Could Jon Hardy Be 2015's Sturgill Simpson?
Jon Hardy's music sounds nothing like Sturgill Simpson's. The latter plays finger-pickin'-good bluegrass with some country funk ladled on, while the former employs synthesizers, harmonicas, and anthemic riffs that are reminiscent of Unforgettable Fire-era U2. But both men are 36, hail from the heartland (Hardy's from Missouri, Simpson's from Kentucky) and have overcome significant personal setbacks at key junctures in their careers.
Simpson now finds himself nominated for a Grammy for Americana Album of the Year, with his self-released LP Metamodern Sounds in Country Music at or near the top of virtually every year's-best list. 2014 saw Simpson surge from college-radio playlists to the pages of Rolling Stone, and took him from playing small mountain stages to opening amphitheaters for the Zac Brown Band. And while years of hard work and considerable talent can't be discounted, it wasn't until Simpson beat the bottle and started a family that fame found him.
As for Hardy, he's already pressed an album, Restless City, that he and his band, Jon Hardy & The Public, hope will be broadcast far and wide in 2015. Grounded in St. Louis, with an eerily prescient title track about a boy who's gunned down in the city's streets, the record is universally relatable and unapologetically straightforward. To this end, Hardy and his cohorts could break big and broad; Augustines is another independent act for which the same could be said.
Such a tout might feel like deja vu for Hardy. In 2011, his band was coming off a well-received EP and had just shared the LouFest stage with the likes of Deerhunter, Cat Power, TV on the Radio, Questlove, and The Hold Steady, when Hardy suffered a "Keith Richards-esque" fall from a tree which literally broke his back and sidelined him for half a year. But shortly thereafter, Hardy's personal life stabilized, as he got married in 2012 and soon had a daughter. From there, it was time to see if his next record could ascend to unprecedented heights as well. What resulted was Restless City.
"I think that this record is, in a lot of different ways, the next step," he says. "Content-wise, this record was a real step forward as far as successfully holding on to the particular and the general; there is a lot of St. Louis-specific stuff, but at the same time there’s a very clear thread—the stories that we were developing were beyond St. Louis, and were things that were happening and still are happening in other places are well. I’m hopeful that that reality is going to resonate with people in other places. It’s important to have some specificity in storytelling, but also to be general enough for people to say, ‘Oh yeah, that happened here.’”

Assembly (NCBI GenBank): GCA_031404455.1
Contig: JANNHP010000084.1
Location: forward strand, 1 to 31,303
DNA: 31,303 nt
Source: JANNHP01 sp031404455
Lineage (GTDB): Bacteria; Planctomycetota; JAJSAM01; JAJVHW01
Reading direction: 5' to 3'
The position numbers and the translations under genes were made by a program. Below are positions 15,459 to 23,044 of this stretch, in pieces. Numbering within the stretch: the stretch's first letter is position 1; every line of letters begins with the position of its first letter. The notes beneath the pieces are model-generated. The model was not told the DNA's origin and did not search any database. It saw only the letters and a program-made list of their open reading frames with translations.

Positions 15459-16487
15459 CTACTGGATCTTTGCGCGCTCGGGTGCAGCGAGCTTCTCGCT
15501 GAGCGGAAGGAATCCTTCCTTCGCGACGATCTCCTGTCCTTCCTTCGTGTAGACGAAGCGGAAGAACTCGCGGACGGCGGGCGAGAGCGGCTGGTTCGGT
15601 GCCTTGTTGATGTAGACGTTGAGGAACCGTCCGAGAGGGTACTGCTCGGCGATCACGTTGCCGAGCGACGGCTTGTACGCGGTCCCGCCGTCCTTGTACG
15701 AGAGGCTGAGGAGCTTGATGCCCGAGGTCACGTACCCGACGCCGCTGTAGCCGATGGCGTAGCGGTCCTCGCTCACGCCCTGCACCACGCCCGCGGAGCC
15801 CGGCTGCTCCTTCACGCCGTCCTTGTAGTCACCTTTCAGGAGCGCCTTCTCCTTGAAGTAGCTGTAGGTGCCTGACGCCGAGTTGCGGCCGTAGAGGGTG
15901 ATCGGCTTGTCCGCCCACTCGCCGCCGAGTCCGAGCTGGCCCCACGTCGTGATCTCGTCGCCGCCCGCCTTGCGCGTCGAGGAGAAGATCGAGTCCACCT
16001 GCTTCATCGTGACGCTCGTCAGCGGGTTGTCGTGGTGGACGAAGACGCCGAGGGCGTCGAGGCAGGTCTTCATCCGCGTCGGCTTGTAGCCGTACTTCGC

Hardy's album comes as the nation continues to grapple with the aftermath of Michael Brown's killing--and the controversial exoneration of the cop who shot him--in Ferguson, a small suburb of St. Louis. But the considerable attention devoted to the area's socioeconomic struggles has yet to extend to its artistic output. "Anytime I’ve spoken with industry people in New York or L.A., they’ve always said that we needed to get out of St. Louis. Their point was that no one’s paying attention to anyone there--that if you don’t remove yourself from that situation, you’re just going to be overlooked.," explains Hardy, who remains committed to his hometown nonetheless. "St. Louis and probably other cities in similar situations tend to have an inferiority complex, and there seems to be a lot of energy expended on trying to elevate the city in comparison to other cities. The bar is always, ‘This is what this place is like.’ There’s something helpful about that, but overall it has a negative impact. Some of the best qualities of this city can be ignored, because those qualities aren’t present in the cities you’re comparing yourself to.”
Once he and his band hit the road in 2015, it is in these types of places where Hardy will focus on expanding his following. "We think it’s important for us to reach out to places that are close to us," he says. "We definitely want to make an effort to pursue playing in Nashville and Louisville and Kansas City and Chicago. The Internet is here, but the path lies through building an audience with the people who are close to you.”
As good as Restless City is, there's nothing particularly hip or innovative about it--and U2 comparisons, while meant as high praise, certainly won't help with the Pitchforks of the world. Hardy's well aware of this perception, and is resigned to living with it. "I would imagine that is something that does work against us in terms of getting music-media attention; we’ve talked about that," he concedes. "At the same time, I think that’s also a benefit for us. We’ve been around long enough now where we can come up with a huge list of names and artists that were extremely popular at one point on all those outlets, and now they’re completely gone. The reality of so much stuff that makes it into the limelight is that, for whatever reason, it doesn’t have staying power. We’ve made our peace with that, and decided that we’re going to make the music we were meant to make, and to do it as well as we possibly can. And one of the keys to that is to make music that has a timeless quality. That was definitely a goal going into this record. We want it to be something people can listen to 10 to 15 years from now.”
Jon Hardy & the Public play Off Broadway in St. Louis on New Year's Eve, along with Search Parties and DJ Toddy Holiday.